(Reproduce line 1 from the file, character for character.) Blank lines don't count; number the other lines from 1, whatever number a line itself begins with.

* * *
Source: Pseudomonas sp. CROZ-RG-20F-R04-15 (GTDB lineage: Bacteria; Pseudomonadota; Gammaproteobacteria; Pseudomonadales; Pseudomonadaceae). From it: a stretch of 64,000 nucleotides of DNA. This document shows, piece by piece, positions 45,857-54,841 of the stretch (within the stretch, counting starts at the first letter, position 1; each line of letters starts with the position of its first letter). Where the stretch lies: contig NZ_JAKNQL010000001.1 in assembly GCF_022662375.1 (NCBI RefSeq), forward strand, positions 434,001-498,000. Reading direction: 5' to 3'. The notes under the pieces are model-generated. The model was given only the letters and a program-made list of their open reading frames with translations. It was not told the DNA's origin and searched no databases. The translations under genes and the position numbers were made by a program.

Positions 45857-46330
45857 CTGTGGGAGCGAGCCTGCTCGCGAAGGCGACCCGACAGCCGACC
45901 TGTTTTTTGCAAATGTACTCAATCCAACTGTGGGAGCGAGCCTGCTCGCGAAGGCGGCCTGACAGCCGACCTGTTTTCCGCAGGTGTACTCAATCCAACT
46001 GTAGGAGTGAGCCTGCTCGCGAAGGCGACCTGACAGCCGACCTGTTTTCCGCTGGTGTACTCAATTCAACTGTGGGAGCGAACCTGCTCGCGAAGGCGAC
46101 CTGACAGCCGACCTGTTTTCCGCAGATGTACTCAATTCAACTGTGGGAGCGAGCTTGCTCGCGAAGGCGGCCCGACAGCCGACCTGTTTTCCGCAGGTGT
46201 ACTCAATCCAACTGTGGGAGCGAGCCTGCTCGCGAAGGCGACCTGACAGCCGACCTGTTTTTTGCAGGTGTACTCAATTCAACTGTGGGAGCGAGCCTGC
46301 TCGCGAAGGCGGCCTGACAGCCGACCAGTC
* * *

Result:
Source: Pseudomonas sp. CROZ-RG-20F-R04-15 (GTDB lineage: Bacteria; Pseudomonadota; Gammaproteobacteria; Pseudomonadales; Pseudomonadaceae). From it: a stretch of 64,000 nucleotides of DNA. This document shows, piece by piece, positions 45,857-54,841 of the stretch (within the stretch, counting starts at the first letter, position 1; each line of letters starts with the position of its first letter). Where the stretch lies: contig NZ_JAKNQL010000001.1 in assembly GCF_022662375.1 (NCBI RefSeq), forward strand, positions 434,001-498,000. Reading direction: 5' to 3'. The notes under the pieces are model-generated. The model was given only the letters and a program-made list of their open reading frames with translations. It was not told the DNA's origin and searched no databases. The translations under genes and the position numbers were made by a program.